What am I going to do with a pious charming president who will take the economy back to the stone age?

The Desired State

To have a decent chance at winning, an Issues-Oriented candidate needs to convince more voters of the DE group to adopt an issues-oriented evaluation framework. Otherwise, he has a snowflake’s chance in hell. The desired state can be something similar to the one presented below.


Thus, a hypothetical desired state can be:

1. 85% of the ABC voting group are Issues-Oriented, 15% prefer Emotional Appeal.

2. 36% of the D voting group are Issues-Oriented, 64% prefer Emotional Appeal (preference for Emotional Appeal-based evaluation criteria down by 11% compared to As-Is).

3. 40% of the ABC voting group are Issues-Oriented, 60% prefer Emotional Appeal (preference for Emotional Appeal-based evaluation criteria down by 15% compared to As-Is).

Various mixes can be crafted, the bottom line is to be able to reach the magic number of 16 million – the number by which got the incumbent into the presidency.

Getting from the As-Is to the Desired State

Implementing a transition plan involves:

  • developing cross functional teams; engaged stakeholders
  • the right mix of solutions – grassroots activities complementing state sponsored activities
  • finalize a budget; develop KPI scorecard; acceptance of balanced scorecard
  • assign responsibilities for implementation; establish timelines for delivering results; establish oversight team
  • roll out and launch.

The specifics/tactics of the methodology will vary according to the specific circumstances of each KPI.


The As-Is state will bring in As-Is results – more of the same.

The Desired state will transform the evaluation criteria from one anchored on Emotional Appeal and replace it with an Issues-Oriented framework.

Dividends are expected to come from a change in evaluation methodology.  However, the change in evaluation methodology is not the end-all of the exercise. Rather, it marks the beginning of intelligent discourse to find true solutions to the pressing problems of the day.It is a tactical solution to a strategic challenge – changing the socio-economic mix/pyramid of Philippine society.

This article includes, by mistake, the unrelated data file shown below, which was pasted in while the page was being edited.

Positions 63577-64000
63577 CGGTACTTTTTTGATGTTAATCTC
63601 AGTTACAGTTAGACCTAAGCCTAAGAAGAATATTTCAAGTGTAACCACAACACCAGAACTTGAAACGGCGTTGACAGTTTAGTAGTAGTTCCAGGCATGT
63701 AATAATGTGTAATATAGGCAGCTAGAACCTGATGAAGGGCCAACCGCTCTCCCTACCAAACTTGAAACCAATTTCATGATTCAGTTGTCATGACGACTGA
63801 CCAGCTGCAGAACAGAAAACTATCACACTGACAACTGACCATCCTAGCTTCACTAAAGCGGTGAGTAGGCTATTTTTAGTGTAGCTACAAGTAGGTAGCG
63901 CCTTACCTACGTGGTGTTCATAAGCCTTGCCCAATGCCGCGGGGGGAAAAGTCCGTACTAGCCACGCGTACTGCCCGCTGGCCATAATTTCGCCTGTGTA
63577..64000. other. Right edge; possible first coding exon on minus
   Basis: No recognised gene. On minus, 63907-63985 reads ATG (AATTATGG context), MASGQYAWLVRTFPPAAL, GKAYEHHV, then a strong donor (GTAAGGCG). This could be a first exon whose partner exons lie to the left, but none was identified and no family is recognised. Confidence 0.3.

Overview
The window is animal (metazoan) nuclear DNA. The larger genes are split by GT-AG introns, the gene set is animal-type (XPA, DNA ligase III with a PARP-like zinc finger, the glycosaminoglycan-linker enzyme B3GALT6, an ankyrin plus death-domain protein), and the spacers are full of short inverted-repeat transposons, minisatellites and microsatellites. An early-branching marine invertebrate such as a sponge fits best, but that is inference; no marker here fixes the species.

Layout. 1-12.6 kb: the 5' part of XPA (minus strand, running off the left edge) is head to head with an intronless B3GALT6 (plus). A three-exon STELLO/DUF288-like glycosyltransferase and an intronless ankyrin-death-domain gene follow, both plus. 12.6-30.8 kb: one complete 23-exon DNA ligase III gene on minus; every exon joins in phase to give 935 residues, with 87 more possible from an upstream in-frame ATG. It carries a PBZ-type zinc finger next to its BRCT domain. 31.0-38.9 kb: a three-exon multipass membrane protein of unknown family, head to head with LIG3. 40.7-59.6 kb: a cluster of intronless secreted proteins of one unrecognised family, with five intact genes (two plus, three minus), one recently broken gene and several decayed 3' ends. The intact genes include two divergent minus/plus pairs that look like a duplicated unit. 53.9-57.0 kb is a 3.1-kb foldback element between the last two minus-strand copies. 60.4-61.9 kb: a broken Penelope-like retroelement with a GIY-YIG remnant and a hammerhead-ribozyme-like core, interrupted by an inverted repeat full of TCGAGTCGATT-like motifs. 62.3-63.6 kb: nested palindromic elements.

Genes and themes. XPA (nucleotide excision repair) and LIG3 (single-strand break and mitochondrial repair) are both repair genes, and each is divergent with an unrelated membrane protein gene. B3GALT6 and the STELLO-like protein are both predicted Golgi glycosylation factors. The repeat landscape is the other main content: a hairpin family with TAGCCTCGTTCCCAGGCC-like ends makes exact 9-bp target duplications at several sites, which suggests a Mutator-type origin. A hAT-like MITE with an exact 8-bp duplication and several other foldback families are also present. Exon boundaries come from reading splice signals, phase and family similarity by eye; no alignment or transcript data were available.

Beyond the sloganeering one ough to discern whether the candidate provides solutions that will lead to a fundamental changes in the mix of the voting population.


From a {narrow ABC and wide DE } to a {wide ABC and narrow DE}. By changing the fundamental socio-economic mix (growing the middle class, reducing the poorer class, change in attitudes and practices) an ideal desired state can then have more intelligent course as more affluent classes provide more information and more avenues for discussing the information.

Thus, under such desired state, even if the DE class voted in toto based on Emotional Appeal, it wouldn’t make much of a dent on the numbers of a candidate within an Issues-Oriented environment.


The ideal (to me of course) is that the Philippines has 86% of its voting population categorized under the BC group (aka a large middle class) with smaller numbers in the A and DE groups, and evaluation of candidates will primarily be Issues-Oriented across all voting groups.

So, Mister/Miss Candidate advise your groupies, Platform, plez, as a start.